Should our criminal law punish voluntary euthanasia in its active and passive forms?  One choice and one vote             per computer. Thanks for your participation.                                                                                                                                             
    Where a terminally ill person voluntarily, intelligently, and knowingly chooses to die with someone's help, the person                    who knowingly assists the death by active conduct should not be liable for murder or assisting suicide.                                        That is, voluntary euthanasia of the terminally ill should be legal under controlled circumstances.
    Where a terminally ill person voluntarily, intelligently, and knowingly chooses to die with someone's help, the person                    who knowingly assists the death should be liable for the crime of murder, not aiding (assisting) suicide.
    Same as the previous answer, except that the person who knowingly assists the death should be liable for the crime                    of aiding (assisting) suicide rather than for the crime of murder.


Voluntary euthanasia refers to the act of being put to death painlessly as a result of voluntary request. It appears as passive euthanasia - withholding or withdrawing life-preserving procedures including hydration (water) and nourishment (food) and active euthanasia - intentionally or knowingly causing a death by affirmative conduct such as assisting a suicide. Voluntary euthanasia encompasses assisted suicide. Assisted suicide is legal in the states of Oregon (via the Oregon Death with Dignity Act), Washington on March 5, 2009 (by Washington Initiative 1000),  Montana (through a state supreme court ruling on 12-31-09 in Baxter v. Montana, 224 P.3d 2111 (Mont. 2009), Vermont (by legislation on May 20, 2013) and California (by legislation effective June 9, 2016, and signed into law by the governor on October 5, 2015). Colorado (by voter initiative - Proposition 106) on November 8, 2016. In these six states, subject to substantial hurdles, people are allowed to kill themselves with drugs prescribed by a doctor for such purpose. For example, under Oregon's voter-approved Death with Dignity Act, a terminally ill patient may obtain the lethal drugs if two doctors agree that the person has less than six months to live and is mentally competent to decide whether to end his life.  See  How to Die in Oregon (2011) an HBO presentation documenting how terminally ill patients in Oregon choose assisted suicide. See Gonzales v. Oregon, 546 U.S. 243 (2006); Washington v. Glucksberg, 521 U.S. 702 (1997).

The majority of states, over 40, have laws making it a statutory crime to assist or aid suicide, e.g., TPC Section 22.08 (Aiding Suicide), or rely on the common law crime of being an aider of self-murder. (1), (2), (3) Note: since June of 2016, Canada permits physician-assisted suicide for adults with grievous and irremediable medical conditions. See Carter v. Canada.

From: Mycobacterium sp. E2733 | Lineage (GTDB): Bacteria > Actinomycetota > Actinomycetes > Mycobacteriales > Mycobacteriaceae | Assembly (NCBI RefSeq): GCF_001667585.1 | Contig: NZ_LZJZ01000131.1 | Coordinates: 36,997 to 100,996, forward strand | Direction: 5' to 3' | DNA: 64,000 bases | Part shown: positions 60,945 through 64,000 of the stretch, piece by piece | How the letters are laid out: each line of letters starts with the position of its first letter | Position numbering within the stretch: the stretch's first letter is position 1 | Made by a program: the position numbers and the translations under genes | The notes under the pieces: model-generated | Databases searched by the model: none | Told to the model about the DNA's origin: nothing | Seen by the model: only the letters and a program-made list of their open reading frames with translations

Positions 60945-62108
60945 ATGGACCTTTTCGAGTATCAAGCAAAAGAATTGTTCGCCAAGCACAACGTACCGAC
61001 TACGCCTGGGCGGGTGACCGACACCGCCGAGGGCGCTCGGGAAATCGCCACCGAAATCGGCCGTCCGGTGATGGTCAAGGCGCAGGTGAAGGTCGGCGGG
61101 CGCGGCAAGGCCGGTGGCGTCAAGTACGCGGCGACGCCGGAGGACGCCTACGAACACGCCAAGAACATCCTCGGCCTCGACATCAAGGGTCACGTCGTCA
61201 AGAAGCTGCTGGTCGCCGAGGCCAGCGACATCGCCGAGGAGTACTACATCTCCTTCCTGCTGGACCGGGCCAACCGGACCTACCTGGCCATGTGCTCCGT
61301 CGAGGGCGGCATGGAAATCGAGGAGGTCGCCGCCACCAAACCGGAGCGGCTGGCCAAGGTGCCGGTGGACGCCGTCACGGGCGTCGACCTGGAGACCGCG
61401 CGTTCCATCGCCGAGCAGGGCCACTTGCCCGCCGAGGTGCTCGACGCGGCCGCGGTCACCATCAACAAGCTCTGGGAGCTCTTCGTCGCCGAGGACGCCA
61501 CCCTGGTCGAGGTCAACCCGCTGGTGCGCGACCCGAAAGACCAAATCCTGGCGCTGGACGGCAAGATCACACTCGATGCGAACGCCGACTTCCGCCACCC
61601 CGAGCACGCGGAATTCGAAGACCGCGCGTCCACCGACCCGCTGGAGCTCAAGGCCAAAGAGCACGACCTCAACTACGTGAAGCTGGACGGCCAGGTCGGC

In fact, physicians have been knowingly (aware that their acts are reasonably certain to cause death) hastening the deaths of their patients since antiquity. They do it many times every day in the USA with "P.R.N." orders. P.R.N. means pro re nata (administer as needed or as the situation arises). When coupled with a morphine drip, the result of a P.R.N. order by a doctor is death by overdose of morphine.  There is no accurate frequency data, but this could be accumulated easily by doing drug screens on people who die in hospitals. I suggest to you that perhaps 60% of the geriatric deaths would display lethal doses of drugs, principally morphine, that are given in IV drips to "alleviate pain" under a P.R.N. order. Analytically, these are murders under the common law, Model Penal Code, and law of Texas because they are done knowingly, though not necessarily with intent to kill. See Section 19.02 (b) (1) TPC . I also submit that there is also a significant amount of low visibility (bootleg) euthanasia in connection with full-blown terminally ill AIDS patients in extremis. (1-Final Exit), (2-pdf article), (3)

For further insight, watch online the compelling Frontline Special The Suicide Tourist, the story of a brave man, Craig Ewert, who brings the issue of euthanasia into the light by allowing his struggle with the assisted suicide decision to be documented. See A Short Stay in Switzerland with Julie Walters; How to Die in Oregon
See also Euthanasia, Non-Religious Arguments Against Euthanasia, Voluntary Euthanasia Discussed, Religion and Voluntary Euthanasia, Arguments Against Euthanasia, Pros and Cons of Assisted Suicide, The Case for Assisted Suicide, Essay, Non-Voluntary Euthanasia

  • Kamisar, Yale, Physician-Assisted Suicide: The Problems Presented by the Compelling Heartwrenching Case, Journal of Criminal Law & Criminology, Vol. 88, page 1121 (1998).
  • Kamisar, Yale, Some Non-Religious Views Against Proposed "Mercy-Killing" Legislation, Minnesota Law Review, Vol. 42, page 969 (1958).
  • Newman, Stephen, Euthanasia: Orchestrating "The Last Syllable of...Time", University of Pittsburgh Law Review, Vol. 53, page 153 (1991).
  • Williams, Glanville, "Mercy-Killing" Legislation: A Rejoinder, Minnesota Law Review, Vol. 43, page 1 (1958).
  • Four Corners - Final Call - Elderly Aussies obtain lethal drugs to help them commit suicide when it becomes necessary to go to a nursing home.
  • Amour - a touching 2012 French film portraying the story of a knowing murder and suicide of a elderly couple, nominated for five Academy Awards, winner of Best Foreign Language Film and the Cannes Film Festival Palme d'Ore.